UPDATE — Thursday, October 5th, 2017 5:15 p.m. ET
“We will never stop bargaining. We are determined to bargain until we drop or until Duke LifePoint mans up and does what they’re supposed to do for our patients, what they need to do for our patients and our community,” said Janie Klamerus, RN and bargaining team member.
Nurses at UP Health System – Marquette wore red, walked, and chanted in solidarity Thursday morning outside of the hospital. And they’ll do it for the next two days as part of their strike.
Nurses say unsafe staffing levels at the hospital have led to patient safety issues.
“We never want to not work,” said Gregory Kerwin, an RN at UP Health System – Marquette. “You go into nursing because you want to go into nursing; there’s not a whole lot of glory in it. To walk away from it is an extraordinary difficult thing to do.”
“We want to get the word out to the community. We want to let them know that we are very serious about our jobs, about our patients and about their safety,” said Klamerus.
In addition to the hundreds of nurses, union workers who are building the new hospital have stopped working for the next two days to support them. And speaking of support, nurses from far away as Ann Arbor drove to Marquette to lend theirs.
“We support our nurses and we see an amazing community here with everyone supporting everybody around this strike,” said Katie Oppenheim, an RN at the University of Michigan. “I am embarrassed to say in a sense that I went to Duke University and I’m sad to see their name is associated with such a place that really only cares about profits not the patients.”
“When you look at data, the recovery time of patients and re-hospitalization of patients, the driving force is typically inadequate staffing levels,” said Rich Rossway, republican nominee for the 109th district seat race. “Let’s get the proper staffing levels we need to take care of our patients.”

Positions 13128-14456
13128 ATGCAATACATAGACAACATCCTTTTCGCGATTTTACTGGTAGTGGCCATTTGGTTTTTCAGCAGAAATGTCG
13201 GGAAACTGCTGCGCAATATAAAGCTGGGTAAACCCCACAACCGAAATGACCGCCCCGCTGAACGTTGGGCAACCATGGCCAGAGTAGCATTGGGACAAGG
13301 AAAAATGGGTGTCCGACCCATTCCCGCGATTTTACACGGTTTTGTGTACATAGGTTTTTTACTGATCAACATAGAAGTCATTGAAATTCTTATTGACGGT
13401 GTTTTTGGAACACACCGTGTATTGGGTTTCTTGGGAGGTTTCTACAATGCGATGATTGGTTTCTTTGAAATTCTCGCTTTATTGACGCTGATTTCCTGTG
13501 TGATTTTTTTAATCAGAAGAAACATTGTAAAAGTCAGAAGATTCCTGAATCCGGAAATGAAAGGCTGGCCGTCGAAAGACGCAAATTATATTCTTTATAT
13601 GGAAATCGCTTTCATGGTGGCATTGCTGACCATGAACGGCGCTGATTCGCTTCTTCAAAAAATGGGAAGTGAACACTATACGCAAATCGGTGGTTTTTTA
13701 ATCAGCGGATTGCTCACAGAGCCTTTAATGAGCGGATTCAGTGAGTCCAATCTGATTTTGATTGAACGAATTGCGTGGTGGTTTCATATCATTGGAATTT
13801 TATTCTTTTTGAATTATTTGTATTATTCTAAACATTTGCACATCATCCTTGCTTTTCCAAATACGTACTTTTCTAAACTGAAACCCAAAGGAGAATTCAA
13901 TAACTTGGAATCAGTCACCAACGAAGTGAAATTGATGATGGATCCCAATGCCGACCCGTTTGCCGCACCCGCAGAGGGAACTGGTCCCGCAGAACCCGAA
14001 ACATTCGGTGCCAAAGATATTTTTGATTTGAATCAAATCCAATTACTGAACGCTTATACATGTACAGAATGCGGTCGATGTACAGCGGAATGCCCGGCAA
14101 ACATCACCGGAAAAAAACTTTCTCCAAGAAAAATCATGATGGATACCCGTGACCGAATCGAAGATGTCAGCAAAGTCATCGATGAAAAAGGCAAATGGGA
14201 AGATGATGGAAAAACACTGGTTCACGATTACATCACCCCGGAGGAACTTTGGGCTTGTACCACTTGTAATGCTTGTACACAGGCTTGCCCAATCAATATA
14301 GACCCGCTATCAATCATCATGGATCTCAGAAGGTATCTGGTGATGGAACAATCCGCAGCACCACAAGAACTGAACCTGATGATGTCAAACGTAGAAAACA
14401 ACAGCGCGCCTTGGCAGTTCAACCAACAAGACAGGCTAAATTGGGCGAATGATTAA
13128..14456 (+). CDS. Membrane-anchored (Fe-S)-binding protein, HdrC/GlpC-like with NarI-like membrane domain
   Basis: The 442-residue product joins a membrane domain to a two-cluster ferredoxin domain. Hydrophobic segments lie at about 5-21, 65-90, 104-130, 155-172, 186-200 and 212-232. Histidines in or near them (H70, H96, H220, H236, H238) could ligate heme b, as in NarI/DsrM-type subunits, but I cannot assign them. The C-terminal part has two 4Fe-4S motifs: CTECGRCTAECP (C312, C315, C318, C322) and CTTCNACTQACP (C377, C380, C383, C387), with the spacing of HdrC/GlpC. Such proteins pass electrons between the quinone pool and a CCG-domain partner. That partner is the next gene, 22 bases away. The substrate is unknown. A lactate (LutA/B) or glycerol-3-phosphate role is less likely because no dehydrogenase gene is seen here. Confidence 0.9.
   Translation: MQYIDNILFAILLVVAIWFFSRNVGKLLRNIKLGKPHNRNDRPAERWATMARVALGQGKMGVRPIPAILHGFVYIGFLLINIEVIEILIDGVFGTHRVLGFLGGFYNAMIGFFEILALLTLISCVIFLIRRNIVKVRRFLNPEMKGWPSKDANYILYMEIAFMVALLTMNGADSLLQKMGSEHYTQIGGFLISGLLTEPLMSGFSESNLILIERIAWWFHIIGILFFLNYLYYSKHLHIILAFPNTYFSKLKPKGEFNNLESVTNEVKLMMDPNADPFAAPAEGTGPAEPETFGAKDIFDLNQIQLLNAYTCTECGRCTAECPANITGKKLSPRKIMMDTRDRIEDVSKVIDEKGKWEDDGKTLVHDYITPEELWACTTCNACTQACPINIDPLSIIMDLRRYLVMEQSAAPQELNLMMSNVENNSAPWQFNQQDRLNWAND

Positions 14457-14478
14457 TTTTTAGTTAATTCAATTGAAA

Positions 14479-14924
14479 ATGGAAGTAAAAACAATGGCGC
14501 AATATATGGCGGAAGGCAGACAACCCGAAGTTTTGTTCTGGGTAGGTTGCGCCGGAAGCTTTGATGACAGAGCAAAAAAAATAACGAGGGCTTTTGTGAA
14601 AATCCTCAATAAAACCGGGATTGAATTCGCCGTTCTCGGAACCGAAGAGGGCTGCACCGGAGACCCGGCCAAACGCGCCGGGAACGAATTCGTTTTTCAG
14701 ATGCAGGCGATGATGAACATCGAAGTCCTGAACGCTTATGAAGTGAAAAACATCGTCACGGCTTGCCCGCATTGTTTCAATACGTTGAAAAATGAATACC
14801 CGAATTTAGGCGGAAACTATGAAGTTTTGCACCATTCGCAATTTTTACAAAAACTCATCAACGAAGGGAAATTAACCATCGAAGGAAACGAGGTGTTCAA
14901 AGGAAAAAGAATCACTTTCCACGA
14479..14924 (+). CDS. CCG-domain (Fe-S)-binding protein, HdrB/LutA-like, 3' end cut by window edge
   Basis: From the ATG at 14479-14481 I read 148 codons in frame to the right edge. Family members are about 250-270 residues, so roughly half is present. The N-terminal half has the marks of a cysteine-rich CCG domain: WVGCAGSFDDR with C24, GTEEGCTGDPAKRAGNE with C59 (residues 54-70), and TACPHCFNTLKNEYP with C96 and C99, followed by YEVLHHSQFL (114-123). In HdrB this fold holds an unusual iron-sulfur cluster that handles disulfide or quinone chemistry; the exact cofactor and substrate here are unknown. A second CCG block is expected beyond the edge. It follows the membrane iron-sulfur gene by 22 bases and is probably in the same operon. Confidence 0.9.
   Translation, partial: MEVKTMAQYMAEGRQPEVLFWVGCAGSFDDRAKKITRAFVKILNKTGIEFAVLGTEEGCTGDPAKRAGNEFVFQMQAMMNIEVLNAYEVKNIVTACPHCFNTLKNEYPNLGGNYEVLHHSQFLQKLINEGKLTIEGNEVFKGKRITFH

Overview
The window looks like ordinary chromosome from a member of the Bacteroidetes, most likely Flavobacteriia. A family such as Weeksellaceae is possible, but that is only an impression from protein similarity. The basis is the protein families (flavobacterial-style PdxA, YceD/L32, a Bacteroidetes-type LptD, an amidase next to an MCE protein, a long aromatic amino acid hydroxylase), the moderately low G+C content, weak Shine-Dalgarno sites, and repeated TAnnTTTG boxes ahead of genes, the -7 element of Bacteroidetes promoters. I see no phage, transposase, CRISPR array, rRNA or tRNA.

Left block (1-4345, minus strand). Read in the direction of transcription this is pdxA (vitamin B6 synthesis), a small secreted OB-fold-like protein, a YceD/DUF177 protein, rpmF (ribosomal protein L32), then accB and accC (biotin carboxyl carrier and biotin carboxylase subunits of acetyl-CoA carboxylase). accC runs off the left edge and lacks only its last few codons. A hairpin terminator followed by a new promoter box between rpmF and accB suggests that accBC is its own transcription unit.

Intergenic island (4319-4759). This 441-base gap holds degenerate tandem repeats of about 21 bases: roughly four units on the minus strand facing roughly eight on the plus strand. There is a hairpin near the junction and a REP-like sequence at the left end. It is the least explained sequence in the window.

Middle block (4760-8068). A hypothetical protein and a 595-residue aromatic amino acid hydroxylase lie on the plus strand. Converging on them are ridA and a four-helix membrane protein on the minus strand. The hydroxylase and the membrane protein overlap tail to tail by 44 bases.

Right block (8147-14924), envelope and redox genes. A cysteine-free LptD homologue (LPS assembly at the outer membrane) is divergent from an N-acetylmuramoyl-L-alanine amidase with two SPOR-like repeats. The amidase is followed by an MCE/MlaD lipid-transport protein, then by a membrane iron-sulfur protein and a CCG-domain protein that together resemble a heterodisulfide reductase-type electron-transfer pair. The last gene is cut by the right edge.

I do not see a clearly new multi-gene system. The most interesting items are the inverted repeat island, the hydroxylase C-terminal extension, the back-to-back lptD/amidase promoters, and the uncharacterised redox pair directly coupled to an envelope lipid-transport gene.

As far as the patients go, UPHS spokesperson Victor Harrington tells ABC 10 that the hospital is 100% staffed and operational.
“We have a comprehensive plan in place to ensure uninterrupted delivery of high quality care to our patients,” said Harrington. “We’ve got patients here for appointments, here for procedures. We want to share with the community that our doors are indeed open and that you can count on receiving high quality care that you always would expect.”
Out of caution, the hospital has limited entry points at the hospital to the main entrance on College Avenue and through the Skywalk, located on third floor of the parking garage. And the emergency department remains open 24/7.
“We remain ready to return to the bargaining table and work to develop a new contract that meets the needs of our nurses, our hospital, and our community,” said Harrington.
“You go in there, you sit and you bargain with most of the time their lawyer; you walk out with a feeling of being stonewalled and it’s very frustrating,” said Klamerus. “But we’re going to win,” she added.
MARQUETTE — At 6:59 a.m. this morning, nurses and many supporters began their strike at UP Health System – Marquette.
The nurses are striking because they say there are unsafe staffing levels at the hospital, which has led to patient safety issues. The strike is scheduled to last 48 hours until 6:59 a.m. Saturday.
“UP nurses are prepared to stand in solidarity in our fight for safe staffing. Patients in Marquette and across the Upper Peninsula deserve a hospital that is staffing safely by dedicated RNs,” said Scott Balko, RN and President of the UPHS Marquette RN Staff Council.
UP Health System – Marquette did release a statement last night about the nurses strike:
“While we had hoped to avoid a strike, we have been preparing for this possibility and have a comprehensive plan in place to ensure that there is absolutely no interruption in care for our patients and community members. Right now, and always, our focus is on delivering high-quality care to our community. We will be fully-staffed with highly-qualified temporary nurses for the duration of the strike and assure the community that our commitment to patient care will be unchanged.
We consider it a privilege to serve the healthcare needs of the Upper Peninsula, and we stand ready to continue our negotiations with the Michigan Nurses Association so that we can reach a new contract that meets the needs of our nurses, hospital and community.”
Nurses are planning to take shifts picketing around the hospital. ABC 10 has learned local labor unions working to build the new hospital on Baraga Avenue have shutdown the work site for the next two days in support of the nurses.
Stay with ABC 10 and ABC10up.com for the latest information about the strike.